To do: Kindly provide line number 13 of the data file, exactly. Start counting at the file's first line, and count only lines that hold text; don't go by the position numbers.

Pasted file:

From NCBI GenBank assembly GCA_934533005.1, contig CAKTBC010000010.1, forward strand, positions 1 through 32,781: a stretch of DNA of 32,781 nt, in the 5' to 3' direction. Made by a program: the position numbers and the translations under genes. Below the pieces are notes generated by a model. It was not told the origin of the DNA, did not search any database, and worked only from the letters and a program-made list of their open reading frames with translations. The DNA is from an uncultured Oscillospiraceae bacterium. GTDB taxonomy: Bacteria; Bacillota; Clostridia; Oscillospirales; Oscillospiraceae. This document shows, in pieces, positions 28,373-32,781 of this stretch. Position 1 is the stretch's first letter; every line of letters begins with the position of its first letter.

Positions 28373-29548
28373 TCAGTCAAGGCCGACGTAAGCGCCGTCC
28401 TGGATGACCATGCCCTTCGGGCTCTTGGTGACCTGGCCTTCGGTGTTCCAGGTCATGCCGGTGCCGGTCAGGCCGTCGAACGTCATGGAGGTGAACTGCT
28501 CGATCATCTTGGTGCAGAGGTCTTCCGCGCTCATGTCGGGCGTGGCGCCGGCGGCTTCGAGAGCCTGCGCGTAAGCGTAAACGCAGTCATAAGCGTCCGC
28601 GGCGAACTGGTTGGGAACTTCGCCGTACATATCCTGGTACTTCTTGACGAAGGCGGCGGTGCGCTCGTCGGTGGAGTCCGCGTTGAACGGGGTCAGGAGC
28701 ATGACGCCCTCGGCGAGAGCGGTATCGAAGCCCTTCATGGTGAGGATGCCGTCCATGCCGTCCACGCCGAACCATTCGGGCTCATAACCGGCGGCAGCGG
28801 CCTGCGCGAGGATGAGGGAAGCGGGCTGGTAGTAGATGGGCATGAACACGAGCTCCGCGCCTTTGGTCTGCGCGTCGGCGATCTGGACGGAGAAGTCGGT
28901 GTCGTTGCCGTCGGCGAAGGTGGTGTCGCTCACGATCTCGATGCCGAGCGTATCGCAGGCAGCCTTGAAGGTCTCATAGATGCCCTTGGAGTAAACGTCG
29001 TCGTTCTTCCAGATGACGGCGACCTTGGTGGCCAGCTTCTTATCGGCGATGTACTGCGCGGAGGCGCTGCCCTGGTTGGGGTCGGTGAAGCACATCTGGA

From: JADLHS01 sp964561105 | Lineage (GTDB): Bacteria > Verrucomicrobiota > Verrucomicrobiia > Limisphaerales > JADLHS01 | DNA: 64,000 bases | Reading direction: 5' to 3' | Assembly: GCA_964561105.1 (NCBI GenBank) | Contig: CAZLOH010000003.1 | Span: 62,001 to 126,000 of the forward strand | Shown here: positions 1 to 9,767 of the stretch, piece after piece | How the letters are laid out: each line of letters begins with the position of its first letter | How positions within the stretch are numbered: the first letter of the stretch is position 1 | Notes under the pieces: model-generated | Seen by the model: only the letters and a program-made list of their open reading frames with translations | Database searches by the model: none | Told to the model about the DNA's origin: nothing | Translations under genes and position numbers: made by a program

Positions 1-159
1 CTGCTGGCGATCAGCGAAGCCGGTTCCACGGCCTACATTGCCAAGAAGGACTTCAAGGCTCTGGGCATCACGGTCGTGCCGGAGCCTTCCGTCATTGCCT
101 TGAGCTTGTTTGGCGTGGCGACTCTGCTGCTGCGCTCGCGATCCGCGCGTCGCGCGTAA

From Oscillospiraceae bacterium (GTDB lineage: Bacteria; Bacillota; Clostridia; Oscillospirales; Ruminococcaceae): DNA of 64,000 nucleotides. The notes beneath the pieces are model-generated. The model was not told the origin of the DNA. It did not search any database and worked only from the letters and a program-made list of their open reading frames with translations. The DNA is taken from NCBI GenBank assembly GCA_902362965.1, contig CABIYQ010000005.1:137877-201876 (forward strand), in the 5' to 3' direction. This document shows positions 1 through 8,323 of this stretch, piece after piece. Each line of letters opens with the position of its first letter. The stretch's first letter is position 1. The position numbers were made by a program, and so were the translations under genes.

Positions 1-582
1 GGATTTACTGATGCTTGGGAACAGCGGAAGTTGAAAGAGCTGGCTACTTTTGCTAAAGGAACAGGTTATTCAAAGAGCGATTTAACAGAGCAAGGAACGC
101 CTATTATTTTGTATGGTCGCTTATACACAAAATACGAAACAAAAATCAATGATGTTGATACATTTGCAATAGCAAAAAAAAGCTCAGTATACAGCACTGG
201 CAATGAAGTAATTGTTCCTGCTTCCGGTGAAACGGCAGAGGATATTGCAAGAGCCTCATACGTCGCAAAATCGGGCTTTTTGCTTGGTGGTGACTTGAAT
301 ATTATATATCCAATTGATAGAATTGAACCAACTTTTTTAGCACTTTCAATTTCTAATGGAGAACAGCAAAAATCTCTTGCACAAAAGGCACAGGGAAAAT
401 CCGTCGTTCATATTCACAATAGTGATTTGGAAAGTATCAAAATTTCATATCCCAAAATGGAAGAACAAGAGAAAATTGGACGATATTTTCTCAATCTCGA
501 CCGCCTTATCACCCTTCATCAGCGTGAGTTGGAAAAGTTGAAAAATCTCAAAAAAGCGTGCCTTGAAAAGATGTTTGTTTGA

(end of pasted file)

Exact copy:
1 CTGCTGGCGATCAGCGAAGCCGGTTCCACGGCCTACATTGCCAAGAAGGACTTCAAGGCTCTGGGCATCACGGTCGTGCCGGAGCCTTCCGTCATTGCCT